In this event, horses were the athletes with 17 competitors jumping for gold medal glory. Belgium’s Constant van Langendonck on the horse Extra-Dry earned the top prize with a distance of 6.1 m.

5. Rope climb – Dates played: 1896, 1904, 1906, 1924, 1932
Perhaps with the CrossFit fury, good old-fashioned rope climbing may once again appear at a future Olympics. Prior to being discontinued, the rope climb marked the final event of the gymnastics competition. While typically being judged on time to reach the top, in 1896, athletes were also judged on style.

6. Solo synchronized swimming – Dates played: 1984, 1988, 1992
Before catching on to the oxymoronic nature of this sport, individual athletes performed choreographed routines to music in the water, while synchronizing their moves to the music.

7. Swimming obstacle race – Date played: 1900
For the Paris Olympics, competitors had to climb over a pole, crawl over a row of boats, then swim under another row of boats against the current of the Seine.

I would like to see Michael Phelps try #7.

Okay, so we have a history of weird to work with here. The opening ceremonies this year added a new element that I had not considered; alien invasion.

Talk about an uninvited guest at the Olympics.

Friday night’s spectacular pyrotechnics display of the most watched opening ceremony in summer Olympics history attracted more than the eyes of over 40 million people. A clearly seen unidentified flying object was videotaped making its way over London’s Olympic stadium, reports Examiner.com.

The disc-shaped object is first seen entering the upper left portion of the video as the fireworks erupt over the stadium. The UFO — which appears to have a dome or bulge rising from its center — moves slowly across the sky as if deliberately observing the light-show spectacle below it.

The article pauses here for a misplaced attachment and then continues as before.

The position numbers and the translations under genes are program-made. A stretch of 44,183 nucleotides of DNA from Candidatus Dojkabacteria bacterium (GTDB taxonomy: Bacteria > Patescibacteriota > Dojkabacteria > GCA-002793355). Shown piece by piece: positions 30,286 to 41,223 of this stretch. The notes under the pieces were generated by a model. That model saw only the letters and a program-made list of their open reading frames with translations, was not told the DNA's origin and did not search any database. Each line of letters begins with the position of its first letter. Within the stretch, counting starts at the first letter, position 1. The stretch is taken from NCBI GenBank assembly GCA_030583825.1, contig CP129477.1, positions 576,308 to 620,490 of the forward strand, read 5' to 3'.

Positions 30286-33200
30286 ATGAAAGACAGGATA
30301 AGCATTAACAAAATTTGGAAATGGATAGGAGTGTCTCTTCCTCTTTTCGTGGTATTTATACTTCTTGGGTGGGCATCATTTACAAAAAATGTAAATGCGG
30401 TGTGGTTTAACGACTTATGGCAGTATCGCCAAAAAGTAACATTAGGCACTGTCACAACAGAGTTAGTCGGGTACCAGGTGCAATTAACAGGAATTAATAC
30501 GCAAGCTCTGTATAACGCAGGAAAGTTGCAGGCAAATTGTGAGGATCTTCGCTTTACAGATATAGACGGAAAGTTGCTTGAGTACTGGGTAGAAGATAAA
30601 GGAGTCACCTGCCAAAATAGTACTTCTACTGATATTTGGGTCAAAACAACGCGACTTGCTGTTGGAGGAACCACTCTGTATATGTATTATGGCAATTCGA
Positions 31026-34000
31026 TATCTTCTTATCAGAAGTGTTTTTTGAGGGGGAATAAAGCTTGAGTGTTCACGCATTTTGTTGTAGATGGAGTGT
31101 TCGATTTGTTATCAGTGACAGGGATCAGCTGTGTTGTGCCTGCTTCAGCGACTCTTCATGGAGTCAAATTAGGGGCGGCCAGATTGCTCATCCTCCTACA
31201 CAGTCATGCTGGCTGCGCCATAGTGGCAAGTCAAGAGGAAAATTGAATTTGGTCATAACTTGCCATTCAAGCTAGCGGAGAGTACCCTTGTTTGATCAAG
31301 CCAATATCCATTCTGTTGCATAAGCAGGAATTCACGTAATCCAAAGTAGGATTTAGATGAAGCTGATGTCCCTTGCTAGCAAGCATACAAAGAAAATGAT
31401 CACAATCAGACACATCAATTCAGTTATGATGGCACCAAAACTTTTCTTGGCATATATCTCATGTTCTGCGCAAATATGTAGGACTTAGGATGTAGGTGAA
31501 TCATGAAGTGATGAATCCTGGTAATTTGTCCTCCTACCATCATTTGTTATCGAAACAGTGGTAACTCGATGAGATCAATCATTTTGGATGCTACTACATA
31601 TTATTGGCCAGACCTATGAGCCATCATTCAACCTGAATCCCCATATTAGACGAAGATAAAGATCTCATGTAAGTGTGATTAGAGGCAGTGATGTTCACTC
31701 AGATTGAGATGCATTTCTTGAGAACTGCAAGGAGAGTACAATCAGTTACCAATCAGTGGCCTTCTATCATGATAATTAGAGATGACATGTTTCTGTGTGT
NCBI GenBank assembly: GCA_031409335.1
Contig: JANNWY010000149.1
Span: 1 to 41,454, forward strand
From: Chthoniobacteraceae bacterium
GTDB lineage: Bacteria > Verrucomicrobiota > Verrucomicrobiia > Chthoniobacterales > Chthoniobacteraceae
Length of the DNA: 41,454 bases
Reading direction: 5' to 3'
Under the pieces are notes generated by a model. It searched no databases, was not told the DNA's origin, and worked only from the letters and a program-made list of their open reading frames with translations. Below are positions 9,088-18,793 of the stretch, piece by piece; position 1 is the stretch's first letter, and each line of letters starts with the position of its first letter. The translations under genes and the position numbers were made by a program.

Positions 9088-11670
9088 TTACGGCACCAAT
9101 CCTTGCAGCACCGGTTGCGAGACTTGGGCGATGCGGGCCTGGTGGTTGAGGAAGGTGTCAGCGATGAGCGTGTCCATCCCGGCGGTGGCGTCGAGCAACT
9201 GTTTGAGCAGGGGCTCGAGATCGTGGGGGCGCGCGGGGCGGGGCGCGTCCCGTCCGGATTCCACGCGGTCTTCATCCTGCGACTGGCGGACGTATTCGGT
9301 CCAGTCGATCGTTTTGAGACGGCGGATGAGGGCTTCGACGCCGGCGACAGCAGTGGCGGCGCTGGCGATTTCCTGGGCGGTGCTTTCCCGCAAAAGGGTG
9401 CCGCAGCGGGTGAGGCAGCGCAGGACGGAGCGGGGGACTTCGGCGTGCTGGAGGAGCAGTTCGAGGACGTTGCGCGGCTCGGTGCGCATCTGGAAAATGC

While NBC Olympics — a division of NBC Sports — has chosen Goodyear blimps for all of its 2012 Olympics aerial coverage, the strange-looking object that appeared over the opening ceremonies doesn’t appear to be a blimp.

So what was it?

On an evening that included an apparent Queen Elizabeth and 007 agent James Bond parachuting out of a helicopter into the Olympics stadium, most people probably wouldn’t have been surprised if a staged UFO was also on the entertainment menu, just two weeks after the U.K. released its most recent batch of UFO documents.

Last month, former Ministry of Defense UFO desk officer Nick Pope suggested that a huge event like the London Olympic Games, could present itself as a prime target for otherworldly craft to show themselves to a gigantic viewing audience.

“With the summer of mass events, we are all on high alert for terrorism. But we must also cast our eyes further afield and be prepared for even the most seemingly unfathomable,” Pope said, according to PressTV.

Pope wrote earlier this year of a conspiracy theory rumor that suggested a fake alien attack would be staged at the London Olympics.

“A combination of special effects and holographic technology will be used to create the illusion of an alien invasion, the rumor claims,” Pope wrote on TruTV.com.

“If aliens have studied our psychology, they may choose to appear in our skies on a significant date — the closing ceremony of the Olympic Games is one date being widely circulated by conspiracy groups,” PressTV quoted Pope.

Maybe Friday night’s UFO appearance was a dress rehearsal.

A couple of things; (1) it is clearly a spotlight reflecting off a cloud and (2) Nick Pope is a moron.

I cannot emphasize #2 enough.

I have already dealt with the whole UFO conspiracy thing up here so I won’t belabor the point. Suffice it to say if you want to put people like Mr. Pope back under a rock just click on my link and grab some talking points.

It’s fun, you’ll like it.

As to the Olympics, feel free to join my end of the bar. I’ll even let you buy me a drink.

PORN StAr TheBody-XXX & Gemini LovellXXX in * C I G M * New Video ft @WodG26 @Team_Ockz & @BeanieSigelSP from Woodnites Entertainment on Vimeo.

Listen to Bill McCormick on WBIG (FOX! Sports) every Friday around 9:10 AM.